Tuesday, 3 July 2012

Agricultural Records in Britain:17th-century events

Continuing from yesterday with some of the 17th century entries I found more interesting in the book Agricultural Records in Britain: A.D. 220 - 1977,
by Stratton and Brown.

1601: Hugh Platt estimates that a yield of four quarters of wheat per acre was about average and that some farmers were obtaining six or seven.
1604: The ceiling price for wheat, above which the export of wheat was prohibited was fixed at 26 shillings eight pence. Rye, beans and peas were not allowed to be exported when the price was above 15 shillings a quarter; and barley was not allowed to be exported when the price was over 14 shillings a quarter.
1616: Large-scale enclosures of common land began.
1619: The growing of tobacco in England was prohibited by law.
1626: John Lawrence estimates that one third of the cultivated land in England and Wales was in common fields.
1630: Formation of a company of "adventurers" to undertake the drainage of a large area of Fenland led by Francis, Earl of Bedford. Reclamation of the fen began, employing the Dutch engineer, Vermuyden.
1636: Plague was widespread.
1638: Gabriel Platts patented an implement for setting corn in drills.
1647: An Act of Parliament was passed to prohibit the export of wool.
1658: On September 3 a violent gale occurred. This was the day of Oliver Cromwell's death and the coincidence attracted considerable attention and comment.
1664: John Forster urged farmers to grow potatoes as a field crop.
1665: The great plague of London.
1666: The great fire of London broke out on September 12 being fanned with strong east winds, and the excessive heat and drought of the previous months was one of the causes of the tremendous damage done.
An Act of Parliament was passed ordering burial to be made in woolen fabric, as a measure to assist the wool trade.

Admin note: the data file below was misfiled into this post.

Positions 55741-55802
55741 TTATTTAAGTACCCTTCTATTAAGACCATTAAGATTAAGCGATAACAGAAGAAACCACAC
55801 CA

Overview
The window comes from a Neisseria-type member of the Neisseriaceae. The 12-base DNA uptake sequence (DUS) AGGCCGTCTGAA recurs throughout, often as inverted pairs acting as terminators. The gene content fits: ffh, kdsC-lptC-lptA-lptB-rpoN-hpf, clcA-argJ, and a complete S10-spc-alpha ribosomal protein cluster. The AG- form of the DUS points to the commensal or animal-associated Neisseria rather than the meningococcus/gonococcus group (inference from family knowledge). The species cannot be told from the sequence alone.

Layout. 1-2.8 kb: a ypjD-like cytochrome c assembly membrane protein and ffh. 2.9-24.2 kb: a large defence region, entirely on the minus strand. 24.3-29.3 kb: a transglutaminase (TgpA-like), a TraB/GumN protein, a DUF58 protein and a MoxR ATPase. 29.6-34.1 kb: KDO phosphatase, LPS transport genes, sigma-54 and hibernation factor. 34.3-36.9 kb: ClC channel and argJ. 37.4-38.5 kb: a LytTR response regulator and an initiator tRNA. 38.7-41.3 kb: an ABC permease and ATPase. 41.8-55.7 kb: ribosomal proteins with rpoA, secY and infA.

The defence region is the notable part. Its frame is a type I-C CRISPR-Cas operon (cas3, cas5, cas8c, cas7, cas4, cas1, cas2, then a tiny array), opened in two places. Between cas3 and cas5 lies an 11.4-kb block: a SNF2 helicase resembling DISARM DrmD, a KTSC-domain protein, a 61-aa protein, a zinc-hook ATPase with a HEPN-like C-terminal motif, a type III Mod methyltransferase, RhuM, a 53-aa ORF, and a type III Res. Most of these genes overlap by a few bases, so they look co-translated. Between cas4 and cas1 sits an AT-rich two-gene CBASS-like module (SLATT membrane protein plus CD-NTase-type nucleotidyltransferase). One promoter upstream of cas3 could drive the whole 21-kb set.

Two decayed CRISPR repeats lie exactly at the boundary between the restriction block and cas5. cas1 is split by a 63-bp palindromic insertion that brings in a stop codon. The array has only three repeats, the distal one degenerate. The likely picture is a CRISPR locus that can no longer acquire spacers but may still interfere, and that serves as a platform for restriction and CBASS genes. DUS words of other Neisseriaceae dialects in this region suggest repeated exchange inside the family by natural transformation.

1669: Publication (containing) an illustration of a horse-drawn drill which cut a furrow and sowed seed in one operation.
1677: In this year regular rainfall observations began for the first time in England. They were made at Townley in Lancashire.
1683: On December 15 began a most remarkable spell of cold weather extending right across Europe to England. It is recorded that many trees, particularly oaks, split with the frost, exploding with a noise like a gun. Even yew and holly trees in some places were killed and many shrubs.
1690: The sheep and lamb population in Great Britain was estimated at about 13 million.
1695: There was considerable migration of population from Scotland into Ireland because of the excessive price of corn in Scotland.
1696: Gregory King estimated the total acreage in England and Wales at 39 million of which 11 million were arable, 10 million meadow and 10 million pasture. The average yearly rent of the arable land was five shillings and 10 pence and of the pasture land five shillings. Of the arable land 10,000,000 acres were devoted to corn, beans and vetches, and 1 million to flax, hemp, saffron and miscellaneous crops. It was further estimated that there were in the country 640,000 horses and donkeys, 4.5 million cattle, 11 million sheep and 2 million pigs. The human population of England and Wales was estimated to be 5.5 million, of whom 1.4 million lived in towns and 4.1 million in the countryside.

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